“It’s French. My grandma’s from the south. They still speak French there, or something like it.” She smiled at Caroline wryly. “It means ‘loved’.”

Caroline smiled back at her.

“That’s pretty sucky,” she said. Both of them seemed to know, Caroline would never tell another soul Aimee’s name meant something so mushy.

“Yep,” said Aimee. “I sure feel the love.”

The girls burst into nervous laughter that turned genuine.

“I think my parents were hippies,” said Aimee, finally catching her breath.

“Mine still are,” said Caroline. “If I have to hear one more time about the benefits of compost, I’m gonna puke.”

After another moment of companionable quiet, Aimee asked, “So what are you doing out here, anyway?”

“I’m looking for my cat,” said Caroline. “I haven’t seen him all day. I’m worried he might be hurt.”

“You know,” said Aimee, “Cats often go off to hide when they’re about to die. It’s instinctual or something.”

“Why do you always have to do that?” said Caroline, getting to her feet.

“Do what?”

“You know what!” Caroline’s voice cracked, and she fought back tears.

Not in front of Aimee, she thought. Please, not it front of Aimee.

“I don’t know what you’re talking about, Spaz. I was telling the truth.”

“It might be true, but it’s really mean.”

“So sue me,” said Aimee.

“See what I mean,” said Caroline. Anger had won out over the tears. “Every time you’re nice to me for even a minute, you have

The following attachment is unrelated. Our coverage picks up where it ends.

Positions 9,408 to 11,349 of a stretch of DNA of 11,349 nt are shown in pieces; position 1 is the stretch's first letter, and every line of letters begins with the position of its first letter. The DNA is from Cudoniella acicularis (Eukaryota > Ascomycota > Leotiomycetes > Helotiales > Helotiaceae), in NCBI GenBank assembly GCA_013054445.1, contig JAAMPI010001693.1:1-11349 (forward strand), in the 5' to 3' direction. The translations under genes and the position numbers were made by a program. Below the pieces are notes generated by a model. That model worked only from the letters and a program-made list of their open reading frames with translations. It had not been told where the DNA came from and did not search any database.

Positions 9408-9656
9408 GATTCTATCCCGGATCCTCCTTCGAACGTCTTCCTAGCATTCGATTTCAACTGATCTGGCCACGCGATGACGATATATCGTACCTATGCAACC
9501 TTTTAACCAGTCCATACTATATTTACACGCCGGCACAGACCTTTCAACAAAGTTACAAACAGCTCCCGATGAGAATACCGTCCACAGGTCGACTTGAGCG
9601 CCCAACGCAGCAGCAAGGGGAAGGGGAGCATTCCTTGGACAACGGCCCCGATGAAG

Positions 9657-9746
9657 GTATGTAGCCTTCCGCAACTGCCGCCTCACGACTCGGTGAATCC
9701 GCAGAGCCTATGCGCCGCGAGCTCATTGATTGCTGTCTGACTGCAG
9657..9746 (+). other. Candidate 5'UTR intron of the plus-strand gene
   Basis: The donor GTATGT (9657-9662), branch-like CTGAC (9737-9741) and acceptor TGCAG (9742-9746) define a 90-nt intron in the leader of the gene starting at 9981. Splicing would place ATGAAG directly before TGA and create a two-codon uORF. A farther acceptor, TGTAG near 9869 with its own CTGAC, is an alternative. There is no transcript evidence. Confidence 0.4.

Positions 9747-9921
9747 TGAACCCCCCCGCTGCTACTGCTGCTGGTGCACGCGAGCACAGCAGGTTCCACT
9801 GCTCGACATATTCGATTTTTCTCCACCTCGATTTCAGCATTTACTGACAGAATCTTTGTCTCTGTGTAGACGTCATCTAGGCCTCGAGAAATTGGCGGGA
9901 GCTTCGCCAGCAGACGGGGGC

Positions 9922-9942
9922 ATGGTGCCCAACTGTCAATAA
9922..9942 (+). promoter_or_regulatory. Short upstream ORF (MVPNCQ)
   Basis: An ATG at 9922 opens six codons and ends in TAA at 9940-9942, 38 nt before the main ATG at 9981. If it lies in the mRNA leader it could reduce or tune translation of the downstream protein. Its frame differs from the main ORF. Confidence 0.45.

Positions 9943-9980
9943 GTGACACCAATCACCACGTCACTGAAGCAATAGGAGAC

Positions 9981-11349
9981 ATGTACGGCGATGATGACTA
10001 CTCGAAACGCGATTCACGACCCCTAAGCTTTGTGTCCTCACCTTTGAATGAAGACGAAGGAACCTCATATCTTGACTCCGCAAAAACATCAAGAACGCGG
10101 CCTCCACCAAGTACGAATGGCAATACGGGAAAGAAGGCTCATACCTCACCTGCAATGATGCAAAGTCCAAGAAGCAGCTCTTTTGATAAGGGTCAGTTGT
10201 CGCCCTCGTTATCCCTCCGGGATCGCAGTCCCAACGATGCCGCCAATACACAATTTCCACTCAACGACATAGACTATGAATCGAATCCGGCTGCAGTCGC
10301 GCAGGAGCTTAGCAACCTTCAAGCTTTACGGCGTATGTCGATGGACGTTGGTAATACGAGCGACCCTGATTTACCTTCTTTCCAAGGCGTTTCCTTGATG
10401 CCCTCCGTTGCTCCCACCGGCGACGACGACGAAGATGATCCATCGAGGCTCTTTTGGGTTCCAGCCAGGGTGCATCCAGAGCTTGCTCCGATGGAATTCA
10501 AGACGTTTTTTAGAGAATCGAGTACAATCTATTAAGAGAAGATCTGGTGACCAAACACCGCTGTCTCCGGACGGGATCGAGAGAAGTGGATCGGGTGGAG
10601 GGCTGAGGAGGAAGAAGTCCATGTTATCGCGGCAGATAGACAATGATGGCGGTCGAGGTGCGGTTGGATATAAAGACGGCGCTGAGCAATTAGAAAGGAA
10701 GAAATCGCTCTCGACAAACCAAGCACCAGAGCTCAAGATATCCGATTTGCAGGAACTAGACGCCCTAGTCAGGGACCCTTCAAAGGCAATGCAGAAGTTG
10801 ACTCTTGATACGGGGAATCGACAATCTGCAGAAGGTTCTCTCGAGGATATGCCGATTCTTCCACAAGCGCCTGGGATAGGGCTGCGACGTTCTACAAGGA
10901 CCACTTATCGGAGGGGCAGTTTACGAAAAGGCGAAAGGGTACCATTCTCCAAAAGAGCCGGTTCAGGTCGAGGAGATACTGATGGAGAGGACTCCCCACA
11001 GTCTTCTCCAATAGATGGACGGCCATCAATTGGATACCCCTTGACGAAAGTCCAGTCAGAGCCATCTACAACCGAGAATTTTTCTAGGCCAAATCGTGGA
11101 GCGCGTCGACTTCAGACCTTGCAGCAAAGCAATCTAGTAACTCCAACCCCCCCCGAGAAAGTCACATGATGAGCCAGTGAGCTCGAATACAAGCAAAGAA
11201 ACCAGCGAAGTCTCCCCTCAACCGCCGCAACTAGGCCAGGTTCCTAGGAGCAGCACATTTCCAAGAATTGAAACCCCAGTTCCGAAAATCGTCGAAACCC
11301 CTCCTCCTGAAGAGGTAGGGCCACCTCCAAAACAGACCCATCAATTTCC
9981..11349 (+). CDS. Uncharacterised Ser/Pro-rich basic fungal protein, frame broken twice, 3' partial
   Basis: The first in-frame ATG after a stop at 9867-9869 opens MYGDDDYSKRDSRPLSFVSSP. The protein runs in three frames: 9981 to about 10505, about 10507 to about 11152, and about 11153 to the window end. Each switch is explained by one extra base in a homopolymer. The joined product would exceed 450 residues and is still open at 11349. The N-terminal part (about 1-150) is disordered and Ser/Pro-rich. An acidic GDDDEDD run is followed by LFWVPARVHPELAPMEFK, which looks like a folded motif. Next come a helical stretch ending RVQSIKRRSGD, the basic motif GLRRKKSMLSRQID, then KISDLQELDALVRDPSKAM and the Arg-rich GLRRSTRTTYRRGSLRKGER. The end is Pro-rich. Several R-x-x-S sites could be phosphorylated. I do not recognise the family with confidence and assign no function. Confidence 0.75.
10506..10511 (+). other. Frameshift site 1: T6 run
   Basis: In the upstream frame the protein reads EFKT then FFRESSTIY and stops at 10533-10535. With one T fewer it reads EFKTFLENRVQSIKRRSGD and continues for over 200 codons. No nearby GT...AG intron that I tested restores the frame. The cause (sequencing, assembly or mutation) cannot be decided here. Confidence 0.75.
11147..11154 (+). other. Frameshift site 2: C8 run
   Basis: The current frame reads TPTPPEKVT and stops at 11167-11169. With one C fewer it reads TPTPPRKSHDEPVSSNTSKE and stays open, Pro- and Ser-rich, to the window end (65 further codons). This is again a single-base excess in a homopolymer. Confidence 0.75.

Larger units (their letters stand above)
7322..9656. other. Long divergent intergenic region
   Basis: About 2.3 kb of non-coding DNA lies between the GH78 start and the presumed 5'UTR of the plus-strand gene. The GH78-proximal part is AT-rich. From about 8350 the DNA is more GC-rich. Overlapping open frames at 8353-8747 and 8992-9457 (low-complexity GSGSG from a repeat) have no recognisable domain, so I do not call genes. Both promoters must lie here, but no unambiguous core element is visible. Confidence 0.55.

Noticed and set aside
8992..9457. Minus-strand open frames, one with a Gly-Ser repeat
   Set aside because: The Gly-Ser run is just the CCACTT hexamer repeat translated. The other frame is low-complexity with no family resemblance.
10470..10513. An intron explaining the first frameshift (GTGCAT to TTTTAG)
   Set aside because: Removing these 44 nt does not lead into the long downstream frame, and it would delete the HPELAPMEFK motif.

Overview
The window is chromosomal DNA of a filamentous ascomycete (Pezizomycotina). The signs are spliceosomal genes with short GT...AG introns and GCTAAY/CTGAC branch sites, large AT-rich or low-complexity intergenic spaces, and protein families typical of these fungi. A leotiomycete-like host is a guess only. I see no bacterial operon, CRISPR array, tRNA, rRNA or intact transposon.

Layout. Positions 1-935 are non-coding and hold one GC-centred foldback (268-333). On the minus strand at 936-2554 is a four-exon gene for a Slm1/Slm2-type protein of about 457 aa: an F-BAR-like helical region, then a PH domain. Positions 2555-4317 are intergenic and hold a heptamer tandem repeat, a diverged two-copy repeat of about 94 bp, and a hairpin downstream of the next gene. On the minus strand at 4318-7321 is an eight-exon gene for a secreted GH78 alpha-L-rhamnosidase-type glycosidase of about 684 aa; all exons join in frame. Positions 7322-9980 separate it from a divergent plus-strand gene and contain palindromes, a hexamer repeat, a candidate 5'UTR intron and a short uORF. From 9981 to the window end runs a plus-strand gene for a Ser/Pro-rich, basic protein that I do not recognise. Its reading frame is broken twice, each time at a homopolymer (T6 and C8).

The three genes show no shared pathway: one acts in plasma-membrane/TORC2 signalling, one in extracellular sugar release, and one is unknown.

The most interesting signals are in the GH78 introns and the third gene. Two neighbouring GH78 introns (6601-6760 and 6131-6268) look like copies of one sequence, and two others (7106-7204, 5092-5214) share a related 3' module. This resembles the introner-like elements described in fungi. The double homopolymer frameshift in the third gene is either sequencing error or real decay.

to ruin it. You’re such a . . .such a . . .jerk!”

She spun to leave and her ankle turned on a stone. She went down with a thud, banging her knee and badly scraping both hands.

“Dammit!” she swore. Aimee always made her feel so awkward and small. There was nothing nice in her. No point looking for what wasn’t there.

As Caroline painfully got to her feet, Aimee shushed her.

“Shush yourself,” said Caroline, but Aimee waved at her curtly with one hand while she listened to the night.

A pathetic mewling came out of the bush behind them followed by a bedraggled cat.


Caroline ran toward him, ignoring the pain in her leg. Then she noticed the strange way he walked as if he were drunk. And his meow was almost strangled in his throat. He took another step and his back legs collapsed on him.

“Oh, Casey!”

She sat beside him and gently stroked him all over, looking for broken bones. He didn’t hiss at her touch, so he wasn’t in any pain. In fact, he purred. Caroline wondered if it was a nervous purr. He did that sometimes at the vet.

“I’ve got to get him home,” she said. “Something’s wrong.”

“Wait,” said Aimee, staring intently into the bushes. The night was silent. Unnaturally silent. No crickets, no frogs, no rustling leaves. A chill shook Caroline. As she bent to pick Casey up, a shadow burst out of the bushes, knocking her to the ground.

Except she’d felt nothing, even as it pushed past her. No, not past her. Through her!

Another long wraith erupted from the bushes, and then another and another until the beach was filled with the bounding shadows. They ran along the edge of the river, never touching the water.